Some canoeists had difficulty on the upper St. Croix recently, and were extracted with help from local law enforcement. The Pine County Sheriff says the rescue went smoothly, in part because the group had taken a few simple precautions.
As darkness fell on August 21, after some 20 miles of paddling from Thayers Landing, the group encountered trouble. They were running behind schedule, the water was lower than expected, and they had been delayed by a capsized canoe.
“Four people stopped and did not want to travel anymore in the dark,” said Pine County Sheriff Jeff Nelson. “The five that made it to their end point said the water was decent between them, but the others were done and would not travel on.”
The four stranded paddlers were on the island at the confluence of the St. Croix and Kettle Rivers. It is near the bottom of a long set of rocky rapids that must have challenged the paddlers. Though there was only about three miles to their planned take-out at the Snake River Landing, they likely did not know most of it was flatter and less rocky. Surrounded by fast water and unsure what to do, they called for help.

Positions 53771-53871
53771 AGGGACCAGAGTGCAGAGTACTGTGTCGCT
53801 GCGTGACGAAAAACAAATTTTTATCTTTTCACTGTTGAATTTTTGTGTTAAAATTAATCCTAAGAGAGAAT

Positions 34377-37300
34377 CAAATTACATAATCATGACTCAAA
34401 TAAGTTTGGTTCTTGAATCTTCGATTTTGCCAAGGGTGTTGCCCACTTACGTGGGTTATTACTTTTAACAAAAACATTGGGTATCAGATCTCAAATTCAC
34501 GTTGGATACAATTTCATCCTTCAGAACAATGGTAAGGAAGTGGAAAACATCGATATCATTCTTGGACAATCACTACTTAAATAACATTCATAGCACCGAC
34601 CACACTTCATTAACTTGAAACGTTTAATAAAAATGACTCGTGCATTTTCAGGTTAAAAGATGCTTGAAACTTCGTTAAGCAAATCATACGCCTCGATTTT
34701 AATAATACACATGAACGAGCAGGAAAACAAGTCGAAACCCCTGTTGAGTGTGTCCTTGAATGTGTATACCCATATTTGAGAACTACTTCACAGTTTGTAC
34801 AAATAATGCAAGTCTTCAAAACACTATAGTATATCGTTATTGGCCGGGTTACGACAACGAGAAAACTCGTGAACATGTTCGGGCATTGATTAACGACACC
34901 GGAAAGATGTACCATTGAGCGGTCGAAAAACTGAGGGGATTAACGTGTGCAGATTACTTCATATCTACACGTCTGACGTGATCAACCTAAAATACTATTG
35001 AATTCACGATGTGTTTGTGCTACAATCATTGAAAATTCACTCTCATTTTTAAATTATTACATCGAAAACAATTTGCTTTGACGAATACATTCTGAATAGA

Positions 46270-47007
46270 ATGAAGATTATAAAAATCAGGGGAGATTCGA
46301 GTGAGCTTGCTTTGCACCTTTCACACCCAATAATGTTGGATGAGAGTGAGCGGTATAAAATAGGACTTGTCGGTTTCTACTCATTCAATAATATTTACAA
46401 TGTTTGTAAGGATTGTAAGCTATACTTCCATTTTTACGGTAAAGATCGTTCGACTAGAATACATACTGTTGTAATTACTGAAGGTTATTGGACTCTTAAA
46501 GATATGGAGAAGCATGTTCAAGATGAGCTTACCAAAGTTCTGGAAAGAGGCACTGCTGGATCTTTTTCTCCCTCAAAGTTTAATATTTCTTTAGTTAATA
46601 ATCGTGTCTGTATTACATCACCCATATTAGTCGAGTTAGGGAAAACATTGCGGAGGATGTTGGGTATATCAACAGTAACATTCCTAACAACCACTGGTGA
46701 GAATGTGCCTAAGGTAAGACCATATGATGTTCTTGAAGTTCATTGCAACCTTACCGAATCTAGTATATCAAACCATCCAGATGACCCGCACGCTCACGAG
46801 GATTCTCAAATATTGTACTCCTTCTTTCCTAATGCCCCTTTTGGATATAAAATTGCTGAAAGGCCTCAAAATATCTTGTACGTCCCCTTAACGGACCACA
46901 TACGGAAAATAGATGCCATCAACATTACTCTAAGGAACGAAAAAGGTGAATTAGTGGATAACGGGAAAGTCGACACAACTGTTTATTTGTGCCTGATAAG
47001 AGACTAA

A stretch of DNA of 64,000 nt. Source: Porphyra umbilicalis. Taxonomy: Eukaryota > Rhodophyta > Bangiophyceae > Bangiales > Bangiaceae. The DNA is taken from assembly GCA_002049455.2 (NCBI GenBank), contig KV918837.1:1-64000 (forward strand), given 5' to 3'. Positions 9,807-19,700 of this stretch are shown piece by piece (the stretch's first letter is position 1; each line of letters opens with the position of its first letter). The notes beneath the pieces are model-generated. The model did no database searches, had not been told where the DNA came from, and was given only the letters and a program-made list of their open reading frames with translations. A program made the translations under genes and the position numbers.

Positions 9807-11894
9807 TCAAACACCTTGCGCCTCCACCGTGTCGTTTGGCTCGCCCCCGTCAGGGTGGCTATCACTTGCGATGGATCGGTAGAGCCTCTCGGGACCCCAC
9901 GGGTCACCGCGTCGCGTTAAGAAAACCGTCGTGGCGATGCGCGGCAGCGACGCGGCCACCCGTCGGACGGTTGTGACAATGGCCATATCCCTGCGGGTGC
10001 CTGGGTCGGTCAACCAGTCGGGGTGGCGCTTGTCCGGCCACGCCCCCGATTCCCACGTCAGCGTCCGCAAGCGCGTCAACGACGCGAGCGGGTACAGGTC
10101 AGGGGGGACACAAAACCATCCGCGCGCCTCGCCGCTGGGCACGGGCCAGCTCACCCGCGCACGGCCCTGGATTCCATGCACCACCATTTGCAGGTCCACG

The Pine County Sheriff got the call at 9:03 p.m. and dispatched deputies. They also called for help from the Burnett County Sheriff, which has jurisdiction across the river, and from a Minnesota State Patrol helicopter. The helicopter was able to locate the paddlers, but deputies were still left to get them out on foot.
“As you might imagine our options for accessing them are limited in this situation,” Nelson said. “We do not have a watercraft that we can send out in the dark in low water conditions unless it is an emergency. With the information we had, the options were to spend the night under the stars or do what we did. Fortunately, they were able to walk and canoe out.”
Ultimately, one half of the stranded group was able to cross the river to the Minnesota side, where they met deputies for an approximately two-mile, “brushy,” walk out on Chengwatana State Forest ATV trails. The other pair canoed a short ways downstream to the Wisconsin side, where a short walking trail connects to a road. Deputies met them and helped reunite the full group about 1:30 a.m.
Nelson said the situation could have ended worse, but didn’t, because of the group’s precautions.
“A good reminder that even short, easy trips can go badly,” he said. “Having plans and resources in place helps a lot.”
To that end, Nelson said the group had several things going for them. They likely would have been fine if they had to spend the night on the island.
“They did have a way of starting a fire, they had a dry, working cell phone, they stayed in a group, they did not panic, they picked a warm day,” Nelson said.